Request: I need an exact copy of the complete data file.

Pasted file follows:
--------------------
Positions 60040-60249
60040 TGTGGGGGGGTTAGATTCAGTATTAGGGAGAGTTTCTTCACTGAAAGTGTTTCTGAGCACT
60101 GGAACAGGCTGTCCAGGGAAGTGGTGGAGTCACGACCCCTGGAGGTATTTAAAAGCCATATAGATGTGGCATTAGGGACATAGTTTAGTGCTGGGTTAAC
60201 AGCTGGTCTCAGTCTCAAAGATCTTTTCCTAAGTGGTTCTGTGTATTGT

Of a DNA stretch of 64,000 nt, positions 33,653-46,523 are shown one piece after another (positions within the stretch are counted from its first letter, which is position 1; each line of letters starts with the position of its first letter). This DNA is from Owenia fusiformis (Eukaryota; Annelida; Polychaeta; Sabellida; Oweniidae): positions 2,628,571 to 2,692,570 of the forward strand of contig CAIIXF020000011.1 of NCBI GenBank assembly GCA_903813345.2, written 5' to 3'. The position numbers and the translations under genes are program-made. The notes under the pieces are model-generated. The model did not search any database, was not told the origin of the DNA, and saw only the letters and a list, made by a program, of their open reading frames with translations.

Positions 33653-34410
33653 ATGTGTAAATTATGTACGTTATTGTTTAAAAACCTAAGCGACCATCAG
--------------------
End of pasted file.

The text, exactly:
Positions 60040-60249
60040 TGTGGGGGGGTTAGATTCAGTATTAGGGAGAGTTTCTTCACTGAAAGTGTTTCTGAGCACT
60101 GGAACAGGCTGTCCAGGGAAGTGGTGGAGTCACGACCCCTGGAGGTATTTAAAAGCCATATAGATGTGGCATTAGGGACATAGTTTAGTGCTGGGTTAAC
60201 AGCTGGTCTCAGTCTCAAAGATCTTTTCCTAAGTGGTTCTGTGTATTGT

Of a DNA stretch of 64,000 nt, positions 33,653-46,523 are shown one piece after another (positions within the stretch are counted from its first letter, which is position 1; each line of letters starts with the position of its first letter). This DNA is from Owenia fusiformis (Eukaryota; Annelida; Polychaeta; Sabellida; Oweniidae): positions 2,628,571 to 2,692,570 of the forward strand of contig CAIIXF020000011.1 of NCBI GenBank assembly GCA_903813345.2, written 5' to 3'. The position numbers and the translations under genes are program-made. The notes under the pieces are model-generated. The model did not search any database, was not told the origin of the DNA, and saw only the letters and a list, made by a program, of their open reading frames with translations.

Positions 33653-34410
33653 ATGTGTAAATTATGTACGTTATTGTTTAAAAACCTAAGCGACCATCAG